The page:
Finally a thanks to all of you who have followed us via this blog, asking questions, sending words of encouragement and keeping us in your thoughts.  All of you have been a part of this journey.

We hope that Polar Vision with the media and funds generated will have an impact on our charities Sightsavers and Guide dogs and the blind and for partially sighted and the blind communities around the globe.

Thank you once again from all of the Polar Vision team for the last time here in Antarctica

Alan, Richard and Andrew

****** WE MADE IT! ******

From Richard

WE MADE IT!!!!!

We finally reached the South Pole after 39 days.  It is fair to say the team are excited, elated and exhilarated but also exhausted.  The weather has been very kind to us today; it’s been beautiful to come into the South Pole.

Unfortunately Andrews binding gave way half way through the day but we took some weight off him and we shared it around the team and the team marched on regardless.  Despite the linguistic contradiction, we feel we are on top of the world right now!!

We have to take the photographs to capture this moment then off to have a cup of tea and a nice warm meal.

Its a fantastic day for the team and everyone is delighted and really excited.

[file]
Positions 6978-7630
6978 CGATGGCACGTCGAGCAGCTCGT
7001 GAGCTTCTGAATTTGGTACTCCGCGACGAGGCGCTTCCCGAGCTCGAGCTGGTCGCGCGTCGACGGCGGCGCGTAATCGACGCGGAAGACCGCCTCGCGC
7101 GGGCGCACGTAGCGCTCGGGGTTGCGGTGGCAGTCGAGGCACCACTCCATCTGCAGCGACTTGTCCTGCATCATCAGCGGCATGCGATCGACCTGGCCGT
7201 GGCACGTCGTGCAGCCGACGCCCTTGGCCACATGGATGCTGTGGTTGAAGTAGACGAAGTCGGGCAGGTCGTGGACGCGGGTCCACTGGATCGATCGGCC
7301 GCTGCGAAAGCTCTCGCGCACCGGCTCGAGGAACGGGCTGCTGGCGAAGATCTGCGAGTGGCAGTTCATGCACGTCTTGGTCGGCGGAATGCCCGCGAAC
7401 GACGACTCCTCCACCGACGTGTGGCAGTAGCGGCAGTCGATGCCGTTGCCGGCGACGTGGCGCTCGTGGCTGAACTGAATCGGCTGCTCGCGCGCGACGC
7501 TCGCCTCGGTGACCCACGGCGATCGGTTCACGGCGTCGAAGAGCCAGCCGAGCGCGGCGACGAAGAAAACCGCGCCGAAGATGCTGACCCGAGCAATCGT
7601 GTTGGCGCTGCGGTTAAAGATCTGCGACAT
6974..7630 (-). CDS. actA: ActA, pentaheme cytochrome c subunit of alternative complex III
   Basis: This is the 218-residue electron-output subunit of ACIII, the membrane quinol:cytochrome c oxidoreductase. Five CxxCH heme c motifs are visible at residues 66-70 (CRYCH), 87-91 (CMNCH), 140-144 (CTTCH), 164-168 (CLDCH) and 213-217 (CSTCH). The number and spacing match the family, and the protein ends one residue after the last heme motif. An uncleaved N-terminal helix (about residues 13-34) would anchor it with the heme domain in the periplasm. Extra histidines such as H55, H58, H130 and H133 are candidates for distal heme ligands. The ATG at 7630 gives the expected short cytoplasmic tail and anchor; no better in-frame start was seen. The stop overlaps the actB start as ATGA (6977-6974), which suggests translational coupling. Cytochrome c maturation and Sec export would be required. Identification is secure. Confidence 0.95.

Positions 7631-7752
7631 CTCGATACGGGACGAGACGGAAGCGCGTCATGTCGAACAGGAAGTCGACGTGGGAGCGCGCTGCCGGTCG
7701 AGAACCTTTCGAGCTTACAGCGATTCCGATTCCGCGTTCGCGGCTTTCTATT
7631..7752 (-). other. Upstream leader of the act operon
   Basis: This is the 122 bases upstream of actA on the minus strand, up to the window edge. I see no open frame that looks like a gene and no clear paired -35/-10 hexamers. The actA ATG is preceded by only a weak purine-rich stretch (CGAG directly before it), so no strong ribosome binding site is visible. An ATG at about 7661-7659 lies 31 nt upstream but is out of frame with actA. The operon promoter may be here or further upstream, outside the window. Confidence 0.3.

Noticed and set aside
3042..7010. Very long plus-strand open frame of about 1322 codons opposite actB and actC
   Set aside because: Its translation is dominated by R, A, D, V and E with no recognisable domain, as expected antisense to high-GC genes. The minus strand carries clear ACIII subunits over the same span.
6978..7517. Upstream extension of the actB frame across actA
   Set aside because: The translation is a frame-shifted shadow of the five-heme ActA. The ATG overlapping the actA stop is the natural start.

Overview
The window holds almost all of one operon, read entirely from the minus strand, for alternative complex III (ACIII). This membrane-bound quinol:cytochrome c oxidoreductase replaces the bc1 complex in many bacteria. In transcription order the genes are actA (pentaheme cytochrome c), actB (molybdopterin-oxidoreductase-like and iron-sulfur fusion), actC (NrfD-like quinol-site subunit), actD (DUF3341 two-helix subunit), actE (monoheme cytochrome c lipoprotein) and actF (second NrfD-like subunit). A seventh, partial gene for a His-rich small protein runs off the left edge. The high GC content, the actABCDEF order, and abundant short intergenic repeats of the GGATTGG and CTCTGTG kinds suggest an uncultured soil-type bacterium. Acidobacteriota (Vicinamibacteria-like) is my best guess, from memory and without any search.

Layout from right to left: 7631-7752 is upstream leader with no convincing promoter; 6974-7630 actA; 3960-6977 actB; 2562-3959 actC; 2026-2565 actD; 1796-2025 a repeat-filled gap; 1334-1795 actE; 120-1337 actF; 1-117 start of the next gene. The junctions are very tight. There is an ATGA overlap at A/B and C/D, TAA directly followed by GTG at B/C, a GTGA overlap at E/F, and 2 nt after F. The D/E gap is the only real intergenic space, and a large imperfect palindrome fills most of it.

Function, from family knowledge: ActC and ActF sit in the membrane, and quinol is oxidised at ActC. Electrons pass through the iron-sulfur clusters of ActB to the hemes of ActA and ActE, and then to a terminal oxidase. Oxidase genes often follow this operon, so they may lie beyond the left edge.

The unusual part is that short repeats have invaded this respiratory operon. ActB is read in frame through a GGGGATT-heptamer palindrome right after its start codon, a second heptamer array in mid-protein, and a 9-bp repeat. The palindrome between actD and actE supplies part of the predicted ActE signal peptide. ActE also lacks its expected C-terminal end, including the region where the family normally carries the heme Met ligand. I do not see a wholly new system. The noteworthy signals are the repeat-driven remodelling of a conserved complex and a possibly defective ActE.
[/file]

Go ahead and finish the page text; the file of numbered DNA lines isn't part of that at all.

We have so many people to thank and we will do so individually over the next few days.  We want to however give a big shout out to our sponsors Arclight Capital and Iridium, plus all the students, staff and alumni at both Tuck at Dartmouth and Haas Schools.

We could not have done this without everyone’s support and it’s been great to hear all your messages of goodwill and support throughout the trek, we are all very grateful.

We will write more later but want to let you know we are all incredibly excited to have made it!

Right, off for that hot cuppa, anyone have a Jaffa cake to dunk?

Ask the Boys……………..

This will be the last Ask the Boys post whilst they are trekking…… all being well with the weather and the teams fitness and equipment they should arrive at the pole at some point tomorrow or early Thursday!

 

Hi boys!  I have a question…how will you be seeing in the new year? Have you got any celebrations planned :) ? HAPPY NEW YEARS and well done – what you are doing is amazing!
Jo Lock

Richard answered – We celebrated New Years on UK time given ¾ are british, this allowed us allowed us to go to bed at our normal time of 9.00ish, we still had a little whiskey!

 

Andrew mentioned carrying all the biowaste for the last 75miles or so. Is there an incinerator at the pole or what happens to all the waste from all the various visitors?  You can count on one hand walking days left. You are all incredible. xx Vanessa Lock

Andrew answered – The waste is flown back to Chile

 

Are there only certain times of the day/night that the Iridium phone will work? Do you have to wait until a satellite is overhead?
Pop

Andrew answered – The Iridium Phones have been amazing, they work 24 hours, Iridium have an outstanding satellite network which covers the globe